• Sometimes there is just not enough data for a hold-out-sampling.
  • Cross-validation reduces the risk of what is called "lucky split" where the difficult instances are put in the training partition and the easy instances are put in the test partition.
A downside of cross-validation is that it apparently requires more computer time. Also, if it happens to be the case that there is a good amount of data available already (say millions of rows), then the risk of "lucky split" diminishes and hold-out-sampling can be preferred. Another extension of cross-validation is repeated cross-validation (say 3 times) where data is partitioned into 5 equal-sized chunks multiple times and the cross-validation procedure is repeated, each time with a different partitioning of data per repeatition. We can perform K-fold cross-validation by calling the KFold function imported from sklearn.model_selection module. It randomly splits the full dataset into K subsets or "folds". Then it trains the model on K-1 folds and evaluates the model against the remaining fold. This process is repeated exactly K times where each time a different fold is used for testing. Other cross-validation variants from scikit-learn are as follows:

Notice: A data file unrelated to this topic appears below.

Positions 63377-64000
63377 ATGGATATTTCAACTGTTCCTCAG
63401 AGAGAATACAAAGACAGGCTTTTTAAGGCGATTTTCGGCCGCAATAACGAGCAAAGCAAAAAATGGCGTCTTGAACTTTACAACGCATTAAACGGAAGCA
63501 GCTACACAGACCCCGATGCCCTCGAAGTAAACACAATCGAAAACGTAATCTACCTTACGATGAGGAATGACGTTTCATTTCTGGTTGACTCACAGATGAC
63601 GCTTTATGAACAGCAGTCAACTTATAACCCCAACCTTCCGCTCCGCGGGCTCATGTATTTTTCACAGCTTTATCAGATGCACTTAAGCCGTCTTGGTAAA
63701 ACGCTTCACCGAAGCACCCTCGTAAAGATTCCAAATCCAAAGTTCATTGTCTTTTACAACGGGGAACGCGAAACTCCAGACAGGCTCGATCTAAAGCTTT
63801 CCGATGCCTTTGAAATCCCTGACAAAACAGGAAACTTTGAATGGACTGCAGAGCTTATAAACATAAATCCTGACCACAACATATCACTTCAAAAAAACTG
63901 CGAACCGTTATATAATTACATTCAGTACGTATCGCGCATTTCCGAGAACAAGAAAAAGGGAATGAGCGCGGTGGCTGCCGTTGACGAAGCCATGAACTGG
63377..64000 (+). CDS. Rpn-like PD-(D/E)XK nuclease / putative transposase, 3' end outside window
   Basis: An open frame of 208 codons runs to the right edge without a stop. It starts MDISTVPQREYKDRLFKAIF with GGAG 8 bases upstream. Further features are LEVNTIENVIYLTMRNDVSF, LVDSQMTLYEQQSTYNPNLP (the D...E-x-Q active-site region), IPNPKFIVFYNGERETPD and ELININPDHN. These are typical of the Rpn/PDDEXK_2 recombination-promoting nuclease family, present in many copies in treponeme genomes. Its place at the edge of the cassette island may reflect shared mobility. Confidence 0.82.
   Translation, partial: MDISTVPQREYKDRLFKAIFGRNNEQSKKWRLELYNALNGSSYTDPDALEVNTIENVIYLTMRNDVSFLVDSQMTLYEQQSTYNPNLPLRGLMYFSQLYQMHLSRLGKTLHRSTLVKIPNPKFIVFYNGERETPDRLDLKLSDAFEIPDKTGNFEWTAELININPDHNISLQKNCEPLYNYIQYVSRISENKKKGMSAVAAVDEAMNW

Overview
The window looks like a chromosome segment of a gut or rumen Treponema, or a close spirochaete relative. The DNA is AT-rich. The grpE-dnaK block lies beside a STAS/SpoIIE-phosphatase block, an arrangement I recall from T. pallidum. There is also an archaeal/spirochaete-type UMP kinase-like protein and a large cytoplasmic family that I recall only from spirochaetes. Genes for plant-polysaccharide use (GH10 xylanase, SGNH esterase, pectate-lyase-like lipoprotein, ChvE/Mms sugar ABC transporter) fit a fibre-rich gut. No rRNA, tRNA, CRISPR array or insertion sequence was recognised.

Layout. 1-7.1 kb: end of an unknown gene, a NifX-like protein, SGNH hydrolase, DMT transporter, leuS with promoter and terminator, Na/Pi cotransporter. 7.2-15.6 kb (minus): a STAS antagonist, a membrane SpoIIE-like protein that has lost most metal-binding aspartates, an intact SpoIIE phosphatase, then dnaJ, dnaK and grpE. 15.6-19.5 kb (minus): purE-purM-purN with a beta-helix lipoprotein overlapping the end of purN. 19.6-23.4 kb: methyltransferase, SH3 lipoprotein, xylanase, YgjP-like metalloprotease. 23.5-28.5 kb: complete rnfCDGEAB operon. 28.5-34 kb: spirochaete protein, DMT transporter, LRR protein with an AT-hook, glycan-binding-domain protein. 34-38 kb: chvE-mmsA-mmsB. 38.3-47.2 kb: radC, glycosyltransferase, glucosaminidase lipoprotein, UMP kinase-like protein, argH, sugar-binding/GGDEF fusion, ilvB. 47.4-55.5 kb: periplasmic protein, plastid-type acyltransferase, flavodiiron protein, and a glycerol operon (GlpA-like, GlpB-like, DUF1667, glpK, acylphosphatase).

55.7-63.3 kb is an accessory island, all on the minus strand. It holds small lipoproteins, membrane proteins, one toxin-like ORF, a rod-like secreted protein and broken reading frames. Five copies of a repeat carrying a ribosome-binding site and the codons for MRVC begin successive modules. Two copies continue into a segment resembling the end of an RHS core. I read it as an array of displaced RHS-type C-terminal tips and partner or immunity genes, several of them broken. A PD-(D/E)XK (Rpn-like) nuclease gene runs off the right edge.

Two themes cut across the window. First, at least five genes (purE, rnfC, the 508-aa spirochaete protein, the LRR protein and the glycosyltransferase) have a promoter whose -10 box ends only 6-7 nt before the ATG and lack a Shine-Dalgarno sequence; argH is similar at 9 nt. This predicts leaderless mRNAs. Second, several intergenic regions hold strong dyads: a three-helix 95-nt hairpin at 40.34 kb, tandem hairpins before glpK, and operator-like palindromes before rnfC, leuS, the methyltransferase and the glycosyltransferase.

• model_selection.RepeatedKFold(): Repeated K-Fold cross-validator
  • model_selection.RepeatedStratifiedKFold(): Repeated Stratified K-Fold cross-validator
  • model_selection.StratifiedKFold(): Stratified K-Fold cross-validator
  • model_selection.LeaveOneOut(): Leave One Out cross-validator
To learn more about cross-validators, please refer to scikit-learn documentation. Refresher questions
  1. What are the disadvantages of a simple test/ train split?